(See “The Limits of Property-Based Categorization”)

  • When it is necessary to adopt a probabilistic or statistical view of properties in defining categories?

    In domains where properties lack one or more of the characteristics of separability, perceptibility, and necessity, a probabilistic or statistical view of properties is needed to define categories.

    (See “Probabilistic Categories and “Family Resemblance””)

  • What is family resemblance?

    Sharing some but not all properties is akin to family resemblances among the category members.

    (See “Probabilistic Categories and “Family Resemblance””)

  • What is similarity?

    Similarity is a measure of the resemblance between two things that share some characteristics but are not identical.

    (See “Similarity”)

  • What are the four psychologically-motivated approaches that propose different functions for computing similarity?

    Feature- or property-based, geometry-based, transformational, and alignment- or analogy-based approaches are psychologically-motivated approaches that propose different functions for computing similarity.

    (See “Similarity”)

  • What are so-called “classical categories”?

    Classical categories can be defined precisely with just a few necessary and sufficient properties.

    (See “Basic or Natural Categories”)

  • How does the breadth of a category affect the recall/precision tradeoff?

    Broader or coarse-grained categories increase recall, but lower precision.

    (See “The Recall / Precision Tradeoff”)

  • What is a decision tree?

    A simple decision tree is an algorithm for determining a decision by making a sequence of logical or property tests.

    (See “Implementing Categories Defined by Properties”)

  • What is the practical benefit of defining categories according to necessary and sufficient features?

    The most conceptually simple and straightforward implementation of categories in technologies for organizing systems adopts the classical view of categories based on necessary and sufficient features.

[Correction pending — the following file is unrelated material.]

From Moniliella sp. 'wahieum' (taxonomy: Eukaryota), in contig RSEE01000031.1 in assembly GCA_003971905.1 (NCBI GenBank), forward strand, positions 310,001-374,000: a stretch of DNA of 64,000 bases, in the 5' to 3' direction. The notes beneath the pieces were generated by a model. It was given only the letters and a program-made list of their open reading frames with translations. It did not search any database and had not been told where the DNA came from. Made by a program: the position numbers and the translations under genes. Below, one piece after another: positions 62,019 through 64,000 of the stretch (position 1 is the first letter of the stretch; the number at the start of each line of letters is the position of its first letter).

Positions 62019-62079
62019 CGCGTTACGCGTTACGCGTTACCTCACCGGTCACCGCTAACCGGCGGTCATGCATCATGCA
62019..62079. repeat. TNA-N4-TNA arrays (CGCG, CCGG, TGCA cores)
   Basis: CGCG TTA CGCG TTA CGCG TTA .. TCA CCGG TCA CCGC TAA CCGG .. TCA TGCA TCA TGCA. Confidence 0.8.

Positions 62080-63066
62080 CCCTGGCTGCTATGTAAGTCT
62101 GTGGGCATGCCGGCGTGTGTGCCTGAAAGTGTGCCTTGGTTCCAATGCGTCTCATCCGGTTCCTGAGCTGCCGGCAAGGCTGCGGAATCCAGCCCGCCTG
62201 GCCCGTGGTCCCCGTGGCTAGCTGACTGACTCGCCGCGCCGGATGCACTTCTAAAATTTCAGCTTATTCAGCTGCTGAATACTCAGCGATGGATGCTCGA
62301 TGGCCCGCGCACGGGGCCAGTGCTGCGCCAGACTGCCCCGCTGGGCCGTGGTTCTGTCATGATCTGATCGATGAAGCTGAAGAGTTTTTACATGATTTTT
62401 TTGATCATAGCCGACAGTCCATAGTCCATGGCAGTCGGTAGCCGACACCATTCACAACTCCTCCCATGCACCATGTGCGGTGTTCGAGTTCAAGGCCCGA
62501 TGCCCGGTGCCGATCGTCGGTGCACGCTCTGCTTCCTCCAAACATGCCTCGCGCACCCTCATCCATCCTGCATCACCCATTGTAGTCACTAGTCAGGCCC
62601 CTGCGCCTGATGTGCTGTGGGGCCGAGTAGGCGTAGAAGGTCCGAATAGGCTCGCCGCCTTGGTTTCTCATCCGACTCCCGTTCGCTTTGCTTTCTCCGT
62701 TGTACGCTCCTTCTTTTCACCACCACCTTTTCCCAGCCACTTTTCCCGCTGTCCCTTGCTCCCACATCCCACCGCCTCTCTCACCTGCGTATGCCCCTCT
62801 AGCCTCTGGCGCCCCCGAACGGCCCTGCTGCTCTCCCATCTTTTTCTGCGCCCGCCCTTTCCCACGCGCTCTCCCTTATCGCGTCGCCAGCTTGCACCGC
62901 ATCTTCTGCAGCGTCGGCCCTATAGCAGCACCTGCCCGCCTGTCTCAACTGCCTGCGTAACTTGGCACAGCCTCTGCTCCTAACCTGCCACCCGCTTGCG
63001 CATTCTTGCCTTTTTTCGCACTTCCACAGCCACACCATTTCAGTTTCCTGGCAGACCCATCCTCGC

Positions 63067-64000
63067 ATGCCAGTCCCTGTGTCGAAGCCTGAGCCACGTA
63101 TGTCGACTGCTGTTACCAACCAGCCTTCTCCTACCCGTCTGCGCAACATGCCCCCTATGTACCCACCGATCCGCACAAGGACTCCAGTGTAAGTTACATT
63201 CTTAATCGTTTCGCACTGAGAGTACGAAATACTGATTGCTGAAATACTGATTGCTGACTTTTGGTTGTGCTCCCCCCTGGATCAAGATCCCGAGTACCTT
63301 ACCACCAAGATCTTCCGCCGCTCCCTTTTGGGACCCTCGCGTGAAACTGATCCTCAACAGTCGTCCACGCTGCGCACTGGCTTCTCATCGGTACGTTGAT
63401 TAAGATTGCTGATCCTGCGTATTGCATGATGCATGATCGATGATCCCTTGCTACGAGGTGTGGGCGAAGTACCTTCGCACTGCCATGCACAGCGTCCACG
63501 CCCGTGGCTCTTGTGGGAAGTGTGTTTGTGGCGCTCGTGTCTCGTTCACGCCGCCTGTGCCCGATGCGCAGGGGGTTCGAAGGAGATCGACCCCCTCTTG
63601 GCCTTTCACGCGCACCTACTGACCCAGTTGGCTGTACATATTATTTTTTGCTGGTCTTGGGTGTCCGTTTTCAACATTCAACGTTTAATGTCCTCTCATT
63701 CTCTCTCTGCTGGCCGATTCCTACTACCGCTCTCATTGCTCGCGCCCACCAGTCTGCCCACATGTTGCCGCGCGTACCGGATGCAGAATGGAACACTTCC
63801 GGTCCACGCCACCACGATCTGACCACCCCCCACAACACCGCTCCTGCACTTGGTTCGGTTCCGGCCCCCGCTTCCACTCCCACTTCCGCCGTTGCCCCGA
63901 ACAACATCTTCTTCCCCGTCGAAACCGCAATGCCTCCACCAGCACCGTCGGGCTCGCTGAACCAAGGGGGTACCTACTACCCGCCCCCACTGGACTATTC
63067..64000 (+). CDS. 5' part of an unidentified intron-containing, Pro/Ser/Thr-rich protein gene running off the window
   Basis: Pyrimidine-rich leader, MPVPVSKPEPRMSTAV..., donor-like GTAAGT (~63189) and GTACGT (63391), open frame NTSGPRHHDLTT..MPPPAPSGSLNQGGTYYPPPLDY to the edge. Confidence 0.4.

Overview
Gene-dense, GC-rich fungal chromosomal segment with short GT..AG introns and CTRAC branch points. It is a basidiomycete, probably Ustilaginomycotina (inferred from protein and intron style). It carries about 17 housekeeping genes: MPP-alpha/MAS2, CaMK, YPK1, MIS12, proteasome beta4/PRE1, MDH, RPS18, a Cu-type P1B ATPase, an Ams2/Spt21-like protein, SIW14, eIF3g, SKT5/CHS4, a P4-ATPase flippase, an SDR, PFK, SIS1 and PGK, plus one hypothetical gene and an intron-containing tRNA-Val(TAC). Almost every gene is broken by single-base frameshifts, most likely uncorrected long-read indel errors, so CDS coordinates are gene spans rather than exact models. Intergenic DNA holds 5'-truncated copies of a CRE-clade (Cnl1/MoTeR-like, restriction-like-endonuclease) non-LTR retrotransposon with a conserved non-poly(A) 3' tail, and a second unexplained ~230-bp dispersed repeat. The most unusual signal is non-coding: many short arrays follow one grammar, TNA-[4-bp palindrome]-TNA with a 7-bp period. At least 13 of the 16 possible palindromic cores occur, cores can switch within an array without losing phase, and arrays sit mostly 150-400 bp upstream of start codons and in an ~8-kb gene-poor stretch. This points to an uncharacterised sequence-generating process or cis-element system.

(See “Implementing Categories Defined by Properties”)

  • How do artificial languages like mathematical notation and programming languages enable precise specification of categories?

    An artificial language expresses ideas concisely by introducing new terms or symbols that represent complex ideas along with syntactic mechanisms for combining and operating on them.

    (See “Implementing Categories Defined by Properties”)

  • How do Naïve Bayes classifiers learn?

    Naïve Bayes classifiers learn by revising the conditional probability of each property for making the correct classification after seeing the base rates of the class and property in the training data and how likely it is that a member of the class has the property.

    (See “Naïve Bayes Classifiers”)

  • How do clustering techniques create categories?

    Because clustering techniques are unsupervised, they create categories based on calculations of similarity between resources, maximizing the similarity of resources within a category and maximizing the differences between them.

    (See “Categories Created by Clustering”)


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The Discipline of Organizing: 4th Professional Edition Copyright © 2020 by Robert J. Glushko is licensed under a Creative Commons Attribution-NonCommercial 4.0 International License, except where otherwise noted.